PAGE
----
The constipation - The infrequent or difficult passing of hard, dry faeces. Constipation may be uncomfortable but in the short term is usually harmless.

The most common cause of constipation is insufficient fibre in the diet (see fibre, dietary), because fibre assists the propulsion of waste matter through the colon. Other common causes include lack of regular bowel movements due to poor toilet-training in childhood or repeatedly ignoring the urge to move the bowels. Constipation in elderly people may be due to immobility or to weakness of the muscles of the abdomen and the pelvic floor. Occasionally, constipation is a symptom of an underlying disorder. This is especially likely if it is part of a persistent change in bowel habits in someone over the age of 40, or if it is accompanied by other symptoms such as blood in the faeces, pain on moving the bowels, or weight loss. Conditions that may cause constipation include haemorrhoids, anal fissure, irritable bowel syndrome, and narrowing of the colon due to disorders such as diverticular disease or cancer (see colon, cancer of).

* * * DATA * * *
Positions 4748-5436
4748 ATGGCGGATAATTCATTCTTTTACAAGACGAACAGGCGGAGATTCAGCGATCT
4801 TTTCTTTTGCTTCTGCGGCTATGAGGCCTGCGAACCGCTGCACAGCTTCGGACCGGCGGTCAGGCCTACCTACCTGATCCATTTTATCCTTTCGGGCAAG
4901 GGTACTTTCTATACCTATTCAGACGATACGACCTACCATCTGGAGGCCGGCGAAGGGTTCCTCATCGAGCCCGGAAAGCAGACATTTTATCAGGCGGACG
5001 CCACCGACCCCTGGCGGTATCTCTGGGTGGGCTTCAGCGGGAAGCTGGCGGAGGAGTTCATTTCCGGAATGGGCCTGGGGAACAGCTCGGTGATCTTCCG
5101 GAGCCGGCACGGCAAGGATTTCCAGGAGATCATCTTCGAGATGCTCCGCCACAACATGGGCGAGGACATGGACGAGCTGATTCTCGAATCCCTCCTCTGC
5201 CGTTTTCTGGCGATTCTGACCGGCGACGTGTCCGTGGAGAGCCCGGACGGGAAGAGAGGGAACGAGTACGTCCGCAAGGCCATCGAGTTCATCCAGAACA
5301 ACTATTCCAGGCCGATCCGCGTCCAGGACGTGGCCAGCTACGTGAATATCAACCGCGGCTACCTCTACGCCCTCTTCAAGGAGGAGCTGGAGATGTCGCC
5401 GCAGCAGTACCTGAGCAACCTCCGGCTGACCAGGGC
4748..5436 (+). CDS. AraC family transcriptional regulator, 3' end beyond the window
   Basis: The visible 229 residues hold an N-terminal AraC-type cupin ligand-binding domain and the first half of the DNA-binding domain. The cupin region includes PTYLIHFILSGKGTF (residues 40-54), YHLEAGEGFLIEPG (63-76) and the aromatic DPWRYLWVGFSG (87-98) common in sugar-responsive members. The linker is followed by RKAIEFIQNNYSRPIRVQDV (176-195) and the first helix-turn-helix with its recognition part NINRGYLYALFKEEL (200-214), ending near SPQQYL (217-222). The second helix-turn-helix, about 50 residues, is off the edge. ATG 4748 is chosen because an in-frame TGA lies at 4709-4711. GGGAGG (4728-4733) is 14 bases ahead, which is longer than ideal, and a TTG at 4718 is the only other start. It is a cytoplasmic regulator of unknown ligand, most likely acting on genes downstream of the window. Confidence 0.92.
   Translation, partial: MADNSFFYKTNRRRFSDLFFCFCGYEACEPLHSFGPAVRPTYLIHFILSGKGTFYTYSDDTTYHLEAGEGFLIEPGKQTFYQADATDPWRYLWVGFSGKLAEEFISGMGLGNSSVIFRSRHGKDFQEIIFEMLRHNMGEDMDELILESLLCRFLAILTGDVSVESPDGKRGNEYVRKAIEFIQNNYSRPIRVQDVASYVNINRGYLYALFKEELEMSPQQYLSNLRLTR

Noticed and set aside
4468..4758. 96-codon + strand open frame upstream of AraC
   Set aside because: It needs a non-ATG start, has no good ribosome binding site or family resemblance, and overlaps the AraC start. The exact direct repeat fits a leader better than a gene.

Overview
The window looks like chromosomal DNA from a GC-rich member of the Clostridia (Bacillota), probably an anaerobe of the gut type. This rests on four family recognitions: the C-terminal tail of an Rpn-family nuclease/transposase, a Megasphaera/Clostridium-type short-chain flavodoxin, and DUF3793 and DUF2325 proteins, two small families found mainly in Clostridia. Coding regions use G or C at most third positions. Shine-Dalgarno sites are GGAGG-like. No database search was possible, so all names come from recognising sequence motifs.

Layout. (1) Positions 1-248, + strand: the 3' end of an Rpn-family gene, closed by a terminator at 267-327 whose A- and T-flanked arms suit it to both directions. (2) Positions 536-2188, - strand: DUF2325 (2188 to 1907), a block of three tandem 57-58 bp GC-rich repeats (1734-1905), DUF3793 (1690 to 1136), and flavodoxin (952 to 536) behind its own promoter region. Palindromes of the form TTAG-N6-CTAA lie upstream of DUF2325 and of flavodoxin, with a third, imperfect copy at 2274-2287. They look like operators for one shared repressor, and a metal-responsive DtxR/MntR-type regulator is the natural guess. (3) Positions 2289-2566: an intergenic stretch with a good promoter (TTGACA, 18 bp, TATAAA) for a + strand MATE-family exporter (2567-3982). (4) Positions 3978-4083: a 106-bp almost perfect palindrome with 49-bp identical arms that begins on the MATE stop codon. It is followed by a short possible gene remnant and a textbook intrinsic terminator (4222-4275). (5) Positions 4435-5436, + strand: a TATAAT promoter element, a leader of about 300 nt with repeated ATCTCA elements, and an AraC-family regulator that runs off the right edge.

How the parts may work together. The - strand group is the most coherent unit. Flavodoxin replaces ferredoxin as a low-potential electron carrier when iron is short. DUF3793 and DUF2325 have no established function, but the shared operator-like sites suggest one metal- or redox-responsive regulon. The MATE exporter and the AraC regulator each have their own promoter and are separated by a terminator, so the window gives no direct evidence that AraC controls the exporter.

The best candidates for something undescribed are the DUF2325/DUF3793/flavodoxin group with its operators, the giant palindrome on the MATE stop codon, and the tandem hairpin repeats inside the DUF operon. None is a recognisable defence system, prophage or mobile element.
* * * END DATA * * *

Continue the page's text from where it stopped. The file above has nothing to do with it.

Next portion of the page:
Self-help measures such as establishing a regular bowel routine, increasing the amount of fibre in the diet, and drinking more fluids are usually beneficial. Prolonged use of laxative drugs should be avoided, because this can impair the normal functioning of the colon.


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